SEATTLE – When President Barack Obama nominated Sally Jewell as secretary of interior last week, he chose a woman not unlike him: smart, low-key and with a self-deprecating wit.
In a 2011 speech at the University of Denver, Jewell quoted Rachel Carson’s “Silent Spring” to argue that Americans have avoided the more-difficult road “less traveled by” that assures the Earth’s preservation. She underlined that point by showing a slide of a glacier from her recent jaunt to South America and Antarctica, acknowledging ruefully, “Our carbon footprint was dreadful.”
Jewell, chief executive of Kent, Wash.-based retailer REI, also took a less-traveled road to the Cabinet nomination. She is not known as a top political fundraiser and never ran for office. But she long has hobnobbed in Seattle power circles and is a regular donor to Democratic politicians, including Obama.
Her work with influential conservation groups and other causes, along with a broad business background, caught Obama’s eye during his first term. People close to Jewell believe Obama considered her for the Interior Department job four years ago. Later, in 2009, he invited Jewell to the White House to discuss health care reform.
As CEO of REI, Jewell oversees a $2 billion company with nearly 130 stores in 31 states and 11,000 employees.
“The fact that she’s from the private sector was a major consideration for the administration,” said Costco co-founder and Chairman Jeff Brotman, who served more than a decade with Jewell on the University of Washington Board of Regents and recently participated in the White House’s vetting of her. “They’ve been criticized roundly for not having enough people from the business sector, and they can check off that box with Sally.”
Brotman noted that Jewell has been to his Medina home for campaign fundraisers twice since 2008, giving her the chance to meet both Barack and Michelle Obama.
If the Senate confirms her, Jewell will take over an organization that’s one of the government’s biggest sources of revenue other than taxes. In 2011, the Interior Department’s Bureau of Land Management brought in $7 billion from leasing rights for oil, gas, coal and minerals, and recreation fees.
Jewell, who has mostly avoided controversy throughout her career, also will face the dueling demands of protecting public lands while tapping the wealth buried beneath.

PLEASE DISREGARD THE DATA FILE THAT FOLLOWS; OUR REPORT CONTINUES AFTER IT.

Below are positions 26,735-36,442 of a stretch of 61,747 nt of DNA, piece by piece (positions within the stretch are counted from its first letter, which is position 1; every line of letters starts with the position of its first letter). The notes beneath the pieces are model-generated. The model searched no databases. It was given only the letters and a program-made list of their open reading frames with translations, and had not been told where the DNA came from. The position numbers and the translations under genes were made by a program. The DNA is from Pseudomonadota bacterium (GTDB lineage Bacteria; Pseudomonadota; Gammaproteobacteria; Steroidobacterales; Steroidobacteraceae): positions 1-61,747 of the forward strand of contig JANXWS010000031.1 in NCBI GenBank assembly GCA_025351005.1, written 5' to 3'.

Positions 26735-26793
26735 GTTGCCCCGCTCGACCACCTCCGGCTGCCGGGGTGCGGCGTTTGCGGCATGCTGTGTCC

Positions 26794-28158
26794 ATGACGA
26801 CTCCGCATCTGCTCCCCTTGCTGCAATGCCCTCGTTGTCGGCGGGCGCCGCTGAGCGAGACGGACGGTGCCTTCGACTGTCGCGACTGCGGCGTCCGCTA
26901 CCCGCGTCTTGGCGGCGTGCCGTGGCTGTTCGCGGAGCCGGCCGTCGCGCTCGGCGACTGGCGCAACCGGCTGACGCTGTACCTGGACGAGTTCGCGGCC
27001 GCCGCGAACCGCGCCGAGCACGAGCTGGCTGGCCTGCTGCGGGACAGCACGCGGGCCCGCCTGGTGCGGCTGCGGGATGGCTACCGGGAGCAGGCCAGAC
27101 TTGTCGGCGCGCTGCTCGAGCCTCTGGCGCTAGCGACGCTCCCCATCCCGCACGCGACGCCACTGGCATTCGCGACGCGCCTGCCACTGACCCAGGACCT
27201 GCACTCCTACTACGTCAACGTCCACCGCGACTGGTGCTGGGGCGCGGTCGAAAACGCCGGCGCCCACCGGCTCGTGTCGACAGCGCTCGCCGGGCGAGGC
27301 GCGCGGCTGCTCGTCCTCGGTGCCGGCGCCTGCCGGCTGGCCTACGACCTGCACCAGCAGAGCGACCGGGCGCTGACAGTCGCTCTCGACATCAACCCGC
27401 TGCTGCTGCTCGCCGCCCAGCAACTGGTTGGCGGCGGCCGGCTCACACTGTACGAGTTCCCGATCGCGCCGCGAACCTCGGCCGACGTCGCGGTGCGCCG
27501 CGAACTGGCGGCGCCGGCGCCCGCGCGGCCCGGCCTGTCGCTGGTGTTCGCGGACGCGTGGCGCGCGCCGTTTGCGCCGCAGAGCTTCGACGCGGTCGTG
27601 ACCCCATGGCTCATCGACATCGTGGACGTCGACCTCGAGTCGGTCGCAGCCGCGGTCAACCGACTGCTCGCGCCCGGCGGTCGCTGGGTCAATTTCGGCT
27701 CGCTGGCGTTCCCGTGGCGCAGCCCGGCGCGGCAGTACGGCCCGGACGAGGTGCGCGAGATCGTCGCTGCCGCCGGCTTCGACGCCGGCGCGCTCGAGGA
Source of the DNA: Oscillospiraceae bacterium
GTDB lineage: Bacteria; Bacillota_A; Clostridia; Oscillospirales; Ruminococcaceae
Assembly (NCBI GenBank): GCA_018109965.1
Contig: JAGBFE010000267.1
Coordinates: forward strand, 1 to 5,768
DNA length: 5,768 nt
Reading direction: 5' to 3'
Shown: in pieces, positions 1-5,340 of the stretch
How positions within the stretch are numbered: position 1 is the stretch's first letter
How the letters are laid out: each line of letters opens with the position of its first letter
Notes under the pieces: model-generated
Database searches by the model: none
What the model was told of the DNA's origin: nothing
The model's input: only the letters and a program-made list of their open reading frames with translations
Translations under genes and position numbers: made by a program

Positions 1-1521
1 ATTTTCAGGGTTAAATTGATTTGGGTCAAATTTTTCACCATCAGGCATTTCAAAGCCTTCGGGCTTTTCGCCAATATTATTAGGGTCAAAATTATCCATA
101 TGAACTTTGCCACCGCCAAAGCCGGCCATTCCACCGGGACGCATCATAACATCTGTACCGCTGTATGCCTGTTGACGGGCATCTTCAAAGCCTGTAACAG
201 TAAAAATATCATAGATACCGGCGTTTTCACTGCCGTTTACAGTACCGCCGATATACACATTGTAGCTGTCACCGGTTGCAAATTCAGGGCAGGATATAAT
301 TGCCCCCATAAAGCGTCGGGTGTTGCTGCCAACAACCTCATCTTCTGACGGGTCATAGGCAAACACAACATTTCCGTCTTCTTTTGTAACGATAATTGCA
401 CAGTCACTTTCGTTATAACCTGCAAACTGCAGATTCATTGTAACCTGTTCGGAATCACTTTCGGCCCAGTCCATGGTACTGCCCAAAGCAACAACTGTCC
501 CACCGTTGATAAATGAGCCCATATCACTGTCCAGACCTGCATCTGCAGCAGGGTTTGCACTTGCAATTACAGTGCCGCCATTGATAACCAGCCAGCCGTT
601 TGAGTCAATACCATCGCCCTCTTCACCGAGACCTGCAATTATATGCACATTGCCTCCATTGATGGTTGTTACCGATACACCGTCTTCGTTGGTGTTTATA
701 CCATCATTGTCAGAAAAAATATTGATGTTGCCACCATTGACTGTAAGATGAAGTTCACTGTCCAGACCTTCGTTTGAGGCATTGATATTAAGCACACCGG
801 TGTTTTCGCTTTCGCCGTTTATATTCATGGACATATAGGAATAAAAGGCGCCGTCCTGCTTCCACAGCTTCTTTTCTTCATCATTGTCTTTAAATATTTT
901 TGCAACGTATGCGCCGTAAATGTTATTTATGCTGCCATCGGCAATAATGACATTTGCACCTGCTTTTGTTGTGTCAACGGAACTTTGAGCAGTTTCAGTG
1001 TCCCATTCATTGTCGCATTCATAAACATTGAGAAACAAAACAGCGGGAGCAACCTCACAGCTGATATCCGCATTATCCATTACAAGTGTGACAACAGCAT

That tension reared its head Thursday, when Alaska’s Sen. Lisa Murkowski called Jewell to say she would hold up the nomination unless the Interior Department approves a 20-mile road across the remote Izembek National Wildlife Refuge on Alaska’s Aleutian Peninsula.
Tom Kiernan, president of the National Parks and Conservation Association in Washington, D.C., said Jewell won’t be easily cowed by political pressure.
“Sally is strong, smart and wonderfully assertive,” said Kiernan, who helped recruit Jewell to his board eight years ago.
Jewell, 56, was born in England as Sally Roffey and moved to Seattle four years later when her father, an anesthesiologist, took a fellowship at the University of Washington.
“He thought of nature as a wonderful laboratory,” Jewell recalled to the New York Times in 2007. “So when I was 9, my parents started sending me on educational camping trips.”
She graduated from Renton High School in 1973. And in 1978, she received a degree in mechanical engineering from the UW along with her soon-to-be husband, Warren. They both moved to Oklahoma and took jobs with Mobil Oil.
“Neither of us felt bad about working for an oil company,” she told the New York Times. “In fact, I remember thinking how ironic it was when Greenpeace started using gasoline-powered boats to block oil tankers, or when people drove to protests against oil drilling, or when people who built wood houses and read books said no one should ever cut down trees.”
Sally and Warren Jewell, who have two adult children, returned to Seattle in 1981, and she joined the former Rainier Bank to help evaluate loans to energy companies. She worked at the bank until Security Pacific bought it in 1987, then left Security Pacific when Bank of America bought it five years later.
Jewell headed Washington operations at another bank, West One, for nearly four years, and in 1996 joined Washington Mutual to lead a new commercial banking group.
In 2000, Jewell saw a better opportunity elsewhere and became chief operating officer at REI, the outdoor equipment chain.
About 25 years ago, local civic leader Jim Ellis turned to Jewell and other environmentally minded business people to help create the Mountains to Sound Greenway Trust. It aims to preserve the forested landscape along Interstate 90 from Cle Elum through Snoqualmie Pass to Seattle.
Jewell’s work with Mountains to Sound put her on REI’s radar, and in 1996 she joined its board, eventually leading to the COO and CEO posts.
“With her experience in banking, she could offer a perspective we didn’t have at the time. We were all homegrown employees,” said Dennis Madsen, REI’s CEO from 2000 to 2005, when Jewell succeeded him.
“She wants to make a difference, so she seeks out challenges. She’s not a status-quo person,” he said. “She’s always pushing.”
During Jewell’s tenure, REI nearly doubled its annual sales from $1 billion in 2005 to $1.8 billion in 2011 and added 71 stores, including one in Manhattan.